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Is Blue Light Really Ageing Your Skin?

By Renée Batchelor

 
Top Photo Corporation
 

When Joni Mitchell sang about the “blue TV screen light” way back in 1971, she would not have possibly known that along with cigarettes and UV exposure, that screen time was yet another possible cause of skin ageing. While UV rays, cigarettes and pollution have long been the usual suspects of skin ageing (thanks to extensive studies), you can now add one more thing to the list: the blue light emitted from the electronic and digital devices we use daily. 

Blue light is short, high-energy wavelengths on the blue end of the visible light spectrum, and while a lot of it actually comes from the sun, it is also emitted from the LED lights found in our TVs, smartphones, tablets and computers. And for everyone who has dared to glimpse at their weekly screen time on their phones, or who spends at least 40 hours in front of the computer each work week, this is not mere incidental exposure, but an integral, long-term routine in our modern lives. It is generally acknowledged, and pretty well documented, that daytime exposure to some blue light has its benefits — it’s a mood-lifter, helps memory and boosts mental alertness. On the flip side, researchers from Harvard have reported on the dark side of blue light exposure at night: it suppresses melatonin — a hormone that regulates the sleep-wake cycles — in the skin for twice as long as green light. This is is why it is generally recommended that you stay away from your screens for at least a few hours before bedtime. Circadian rhythm aside, the blue light’s true impact on skin and the ageing process has not been definitively pinpointed. This, however, has not stopped some skincare brands from creating products to protect skin against this potential new threat. 

How does blue light harm our skin? According to Jose Ginestar, the scientific director of luxury skincare brand Sisley, we must first distinguish between the different kinds of blue light. “We distinguish between blue-turquoise light and blue-violet light. Blue-turquoise light is rather beneficial and helps regulate the circadian rhythm — the body’s natural sleep and wake cycles. Inversely, the light emitted by our screens, the blue-violet light, is harmful to skin because it is very close to UV wavelengths,” explains Ginestar. “Blue light penetrates deeply into all layers of the skin and causes, at the skin level, significant oxidative stress (the amount of free-radicals generated into the skin exceeds the natural skin defenses and a reaction of oxidation occurs), dehydration, inflammatory reactions and contributes to the ageing of the skin by stimulating the production of enzymes that degrade the constituents of the dermis. That’s why it is necessary to protect the skin well,” says Ginestar.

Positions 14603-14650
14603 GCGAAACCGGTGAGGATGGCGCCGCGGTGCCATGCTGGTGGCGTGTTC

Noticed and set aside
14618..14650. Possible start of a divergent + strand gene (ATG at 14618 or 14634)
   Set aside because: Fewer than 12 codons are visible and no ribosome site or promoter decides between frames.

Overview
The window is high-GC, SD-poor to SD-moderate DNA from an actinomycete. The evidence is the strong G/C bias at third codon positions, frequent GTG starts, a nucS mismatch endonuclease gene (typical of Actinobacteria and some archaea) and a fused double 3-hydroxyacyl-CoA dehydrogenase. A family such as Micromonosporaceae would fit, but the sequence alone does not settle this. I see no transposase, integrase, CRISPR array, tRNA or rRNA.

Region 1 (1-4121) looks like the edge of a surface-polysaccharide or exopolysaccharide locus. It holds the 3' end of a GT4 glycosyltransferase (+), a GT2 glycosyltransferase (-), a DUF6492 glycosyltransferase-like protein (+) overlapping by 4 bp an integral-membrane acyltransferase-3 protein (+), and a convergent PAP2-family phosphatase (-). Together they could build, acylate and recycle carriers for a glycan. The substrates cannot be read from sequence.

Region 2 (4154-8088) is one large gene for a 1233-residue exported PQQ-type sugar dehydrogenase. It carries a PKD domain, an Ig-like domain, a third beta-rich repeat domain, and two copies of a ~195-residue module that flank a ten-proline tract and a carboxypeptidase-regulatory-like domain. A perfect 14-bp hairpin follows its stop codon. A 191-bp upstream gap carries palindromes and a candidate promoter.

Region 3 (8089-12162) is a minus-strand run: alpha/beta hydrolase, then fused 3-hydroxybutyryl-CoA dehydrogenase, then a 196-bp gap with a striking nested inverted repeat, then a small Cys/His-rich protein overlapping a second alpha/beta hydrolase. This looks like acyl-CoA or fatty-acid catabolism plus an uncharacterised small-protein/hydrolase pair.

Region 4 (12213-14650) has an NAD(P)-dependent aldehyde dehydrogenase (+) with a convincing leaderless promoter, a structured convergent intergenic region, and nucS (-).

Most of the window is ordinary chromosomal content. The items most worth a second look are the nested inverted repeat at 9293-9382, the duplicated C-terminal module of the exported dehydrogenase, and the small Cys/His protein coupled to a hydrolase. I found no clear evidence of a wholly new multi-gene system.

SisleYouthSisleYouth’s Anti-Pollution Energizing Super Hydrating Youth Protector, S$245
SisleYouth’s Anti-Pollution Energizing Super Hydrating Youth Protector, S$245

It is not surprising then that skincare brands have started to create products that work at curbing or lessening the effects of all forms of pollution and UV exposure. Sisley’s new SisleYouth Anti-Pollution Energizing Super Hydrating Youth Protector comes with a blue light shield — to protect against all kinds of pollution, whether indoor, outdoor or from new technology. “This powerful protective complex is composed of some key ingredients (buckwheat seed, ginkgo biloba, pea and vitamin E acetate). Together, it acts to strengthen the skin’s resistance, to create a natural protective shield against a pollution attack. This formula focuses on the optimisation of the natural skin’s shield,” says Ginestar. 

Luxury beauty brand Chantecaille has a Blue Light Protection Hyaluronic Serum, that not only plumps the skin, but contains a fermented extract from a radiation-resistant microorganism to enable the skin to adapt to visible light, thus lessening any resultant brown spots and wrinkles. It also contains nasturtium flower extract to revitalise skin that has been overexposed to blue light. “We have used different natural ingredients like fermented extracts that will help to protect and repair your skin from overexposure to blue light. At the same time, there is a blend of hyaluronic acids focusing on 360° hydration on the skin and red sage root extract for any environmental stress that causes inflammation and redness,” says Harvey Tsao, the regional manager of Asia for Chantecaille. The brand recommends wearing this under your moisturiser with UVA and UVB sun protection on top.